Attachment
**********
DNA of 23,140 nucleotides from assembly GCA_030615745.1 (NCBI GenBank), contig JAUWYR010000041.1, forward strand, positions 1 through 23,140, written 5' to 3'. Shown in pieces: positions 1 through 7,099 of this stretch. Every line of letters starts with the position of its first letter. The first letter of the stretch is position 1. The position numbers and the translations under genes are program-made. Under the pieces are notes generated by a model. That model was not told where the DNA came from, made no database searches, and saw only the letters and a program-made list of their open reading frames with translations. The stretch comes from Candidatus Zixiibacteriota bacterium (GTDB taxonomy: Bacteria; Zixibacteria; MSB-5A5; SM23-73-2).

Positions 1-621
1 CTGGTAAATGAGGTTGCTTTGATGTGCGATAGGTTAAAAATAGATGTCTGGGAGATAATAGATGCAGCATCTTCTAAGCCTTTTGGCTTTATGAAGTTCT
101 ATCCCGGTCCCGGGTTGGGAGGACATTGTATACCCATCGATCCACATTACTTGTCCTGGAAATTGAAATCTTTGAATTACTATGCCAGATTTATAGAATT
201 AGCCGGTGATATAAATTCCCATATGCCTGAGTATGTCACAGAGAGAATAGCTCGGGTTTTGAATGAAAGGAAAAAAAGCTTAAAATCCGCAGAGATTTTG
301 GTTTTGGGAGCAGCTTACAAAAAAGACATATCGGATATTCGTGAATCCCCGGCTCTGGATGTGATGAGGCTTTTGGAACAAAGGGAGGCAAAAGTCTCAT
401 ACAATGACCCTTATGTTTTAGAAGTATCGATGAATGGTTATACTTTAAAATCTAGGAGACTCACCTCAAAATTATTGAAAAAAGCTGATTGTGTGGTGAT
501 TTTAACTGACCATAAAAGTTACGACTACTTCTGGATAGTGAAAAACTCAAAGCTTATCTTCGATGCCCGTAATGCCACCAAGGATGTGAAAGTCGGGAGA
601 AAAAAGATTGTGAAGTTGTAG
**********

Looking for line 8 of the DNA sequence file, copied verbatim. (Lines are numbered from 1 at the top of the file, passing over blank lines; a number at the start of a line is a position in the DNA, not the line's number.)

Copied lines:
501 TTTAACTGACCATAAAAGTTACGACTACTTCTGGATAGTGAAAAACTCAAAGCTTATCTTCGATGCCCGTAATGCCACCAAGGATGTGAAAGTCGGGAGA